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  1. lrohner profile image83
    lrohnerposted 6 years ago

    It is now the 9th anniversary of 9/11, and I am crying as I write this. I lived in Florida at the time and was up here for meetings in NYC. I stayed in Connecticut to see friends, planning on commuting in the next day.

    That morning, I was driving down I-95, almost into New York City. I was on a conference call with folks in Washington, DC. I didn't really notice that the roads, usually filled with traffic, were empty. I heard a commotion on the other end of the phone, and then heard one of them yell, "They bombed the Pentagon."

    We had offices in DC, so I called my Miami office to tell them that something had happened, and that they should check on Carolyn and Gary. That's when I heard the news.

    I vaguely remember going back to my hotel room, all alone, and trying to call my kids in Florida and friends in NYC. The phones were all jammed. I couldn't make or receive any calls. There were sirens sounding off everywhere.

    I turned on the television in time to see a live broadcast of a man jumping off of the towers. That is what I think of every time I remember 9/11. That one man. I get ill when I think about it.

    I remember just feeling very lonely and sick, not being able to get in touch with anyone. I drove down Route 1. People were all over in groups, holding candlelight vigils on the side of the road. I stopped at a few of them. Dazed. I listened to people talk about the children they knew whose parents hadn't come home that day. I heard all of the stories.

    It was almost two weeks later before I was able to get home to Florida. It was three weeks before I learned what happened to some of my friends.

    If I can ask one favor of any of you today, please stop talking about the political aspects of this. Please stop discussing religion. Please think about the people who lost their lives that day. Please.

    1. dutchman1951 profile image60
      dutchman1951posted 6 years ago in reply to this

      I am sorry Irohner, my prayers are with your friends and also for my father. he was in building 7 when the tower fell. may peace find you my friend.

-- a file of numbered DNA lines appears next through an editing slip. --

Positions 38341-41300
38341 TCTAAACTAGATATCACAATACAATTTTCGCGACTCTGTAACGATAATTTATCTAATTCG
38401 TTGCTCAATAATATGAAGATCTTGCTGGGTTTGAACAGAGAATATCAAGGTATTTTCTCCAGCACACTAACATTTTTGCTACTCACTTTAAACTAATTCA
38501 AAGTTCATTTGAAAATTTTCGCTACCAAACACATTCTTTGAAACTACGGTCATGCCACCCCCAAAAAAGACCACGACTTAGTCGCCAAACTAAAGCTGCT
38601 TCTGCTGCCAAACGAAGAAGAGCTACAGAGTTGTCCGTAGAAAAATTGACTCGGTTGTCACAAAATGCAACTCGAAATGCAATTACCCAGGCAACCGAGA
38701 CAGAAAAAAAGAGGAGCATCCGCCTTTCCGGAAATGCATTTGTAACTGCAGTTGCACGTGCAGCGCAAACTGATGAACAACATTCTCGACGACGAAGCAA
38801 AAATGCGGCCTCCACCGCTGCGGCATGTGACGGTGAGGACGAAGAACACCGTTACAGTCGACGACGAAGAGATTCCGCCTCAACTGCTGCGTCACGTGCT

God Bless


      1. lrohner profile image83
        lrohnerposted 6 years ago in reply to this

        I am so sorry, Jon. My thoughts and prayers are with your family as well.

    2. vox vocis profile image91
      vox vocisposted 6 years ago in reply to this

      I'm sorry because of the way you feel. I guess this event made many Americans feel very unsafe. I was ten when the civil war started in my country, I remember the bombs falling every day all around, they hit our building twice (we were close to the police station, hospital and the old city - favourite targets of the enemy). Many of our friends died. Oh, so many stories I could tell, but I rather try to forget all about it. What happened to my mother's family in the World War II is another ''juicy'' story. God has taken care of those people who died on that day, my suggestion to you is to pray for the living cause they really need it and don't get emotional reading discussions on forums about this topic. Maybe a little cold to say, but although it's sad what happened, it's just one tear drop in the sea of tears on Earth...Pray for the Americans who are constantly on other grounds fighting in wars that aren't really theirs to fight!

  2. Pearldiver profile image86
    Pearldiverposted 6 years ago

    Be Strong America... We Felt Your Loss Here Too and Asked WHY..

  3. Benjimester profile image89
    Benjimesterposted 6 years ago

    Thank you for sharing your feelings and story Irohner.  You have a good heart.

    1. sofs profile image87
      sofsposted 6 years ago in reply to this